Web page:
Andrew Piper has a new piece out with collaborator Richard Jean So at The New Republic that explores gender bias in book reviews. Looking at a sample of 10,000 book reviews published in The New York Times since 2000, they found a disappointing story about how reviews of women’s books overwhelmingly skew towards family and emotion-centered language.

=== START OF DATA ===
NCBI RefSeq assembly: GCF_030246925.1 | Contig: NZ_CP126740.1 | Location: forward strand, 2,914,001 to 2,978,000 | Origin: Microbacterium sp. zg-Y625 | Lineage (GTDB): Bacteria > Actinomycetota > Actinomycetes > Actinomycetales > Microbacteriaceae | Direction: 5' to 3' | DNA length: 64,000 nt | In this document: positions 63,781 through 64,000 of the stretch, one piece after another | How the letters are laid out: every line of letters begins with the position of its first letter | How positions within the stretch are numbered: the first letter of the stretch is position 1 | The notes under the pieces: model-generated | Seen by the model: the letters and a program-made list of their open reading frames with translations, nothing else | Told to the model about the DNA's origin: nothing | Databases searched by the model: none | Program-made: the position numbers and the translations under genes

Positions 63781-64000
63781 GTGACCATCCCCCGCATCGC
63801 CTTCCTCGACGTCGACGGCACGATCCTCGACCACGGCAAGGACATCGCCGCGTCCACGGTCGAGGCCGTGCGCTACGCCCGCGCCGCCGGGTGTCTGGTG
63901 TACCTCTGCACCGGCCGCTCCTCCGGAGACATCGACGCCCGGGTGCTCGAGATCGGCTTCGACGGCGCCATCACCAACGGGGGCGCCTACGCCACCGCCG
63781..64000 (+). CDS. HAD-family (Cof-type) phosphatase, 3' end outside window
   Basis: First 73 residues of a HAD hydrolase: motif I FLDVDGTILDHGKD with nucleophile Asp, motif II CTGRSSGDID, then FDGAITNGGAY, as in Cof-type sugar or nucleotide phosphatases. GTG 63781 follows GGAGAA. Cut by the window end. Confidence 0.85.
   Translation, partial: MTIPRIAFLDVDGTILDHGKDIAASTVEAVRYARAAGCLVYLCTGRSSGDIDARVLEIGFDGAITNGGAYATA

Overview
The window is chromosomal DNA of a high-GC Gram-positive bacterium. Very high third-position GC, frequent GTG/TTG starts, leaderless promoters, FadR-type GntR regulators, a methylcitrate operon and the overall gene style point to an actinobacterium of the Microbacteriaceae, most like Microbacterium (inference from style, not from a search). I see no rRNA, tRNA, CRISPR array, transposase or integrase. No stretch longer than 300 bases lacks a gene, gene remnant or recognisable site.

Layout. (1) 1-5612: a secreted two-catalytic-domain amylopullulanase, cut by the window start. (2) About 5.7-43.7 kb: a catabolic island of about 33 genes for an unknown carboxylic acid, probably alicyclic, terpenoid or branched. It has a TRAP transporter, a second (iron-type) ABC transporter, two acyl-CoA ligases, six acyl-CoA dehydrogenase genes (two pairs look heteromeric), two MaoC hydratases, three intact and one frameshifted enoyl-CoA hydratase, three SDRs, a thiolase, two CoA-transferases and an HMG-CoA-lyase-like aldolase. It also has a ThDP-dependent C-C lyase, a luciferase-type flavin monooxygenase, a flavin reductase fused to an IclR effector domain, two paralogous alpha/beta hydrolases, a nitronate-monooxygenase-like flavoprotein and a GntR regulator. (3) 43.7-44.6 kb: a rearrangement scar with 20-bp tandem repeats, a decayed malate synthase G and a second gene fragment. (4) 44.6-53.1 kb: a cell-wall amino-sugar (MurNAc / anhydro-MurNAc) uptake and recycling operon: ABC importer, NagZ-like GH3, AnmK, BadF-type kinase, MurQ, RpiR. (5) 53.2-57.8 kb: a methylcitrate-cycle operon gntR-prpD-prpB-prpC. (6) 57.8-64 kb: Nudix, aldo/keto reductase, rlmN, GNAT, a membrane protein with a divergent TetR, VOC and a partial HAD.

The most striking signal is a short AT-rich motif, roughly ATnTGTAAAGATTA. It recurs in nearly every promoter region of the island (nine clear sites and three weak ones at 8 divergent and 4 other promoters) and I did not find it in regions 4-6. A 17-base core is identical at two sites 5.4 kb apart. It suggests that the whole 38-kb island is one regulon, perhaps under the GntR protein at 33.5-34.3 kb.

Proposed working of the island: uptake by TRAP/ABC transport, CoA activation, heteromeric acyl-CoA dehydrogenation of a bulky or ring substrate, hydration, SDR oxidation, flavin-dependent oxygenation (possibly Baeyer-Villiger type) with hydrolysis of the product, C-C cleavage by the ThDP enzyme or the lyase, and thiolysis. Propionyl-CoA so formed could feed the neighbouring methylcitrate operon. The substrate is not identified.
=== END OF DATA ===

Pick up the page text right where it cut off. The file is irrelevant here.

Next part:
Although recent work counting bylines has shown that women are gradually becoming better represented within review organs, Piper and So’s work shows that how we talk about women as writers has largely remained unchanged. As they argue in their piece, the real take-away is that quantitative representation isn’t enough. We need to change assumptions about what men and women can be experts on. That starts with publishing decisions but extends through a book’s reception in the media. Things aren’t getting better and need to change.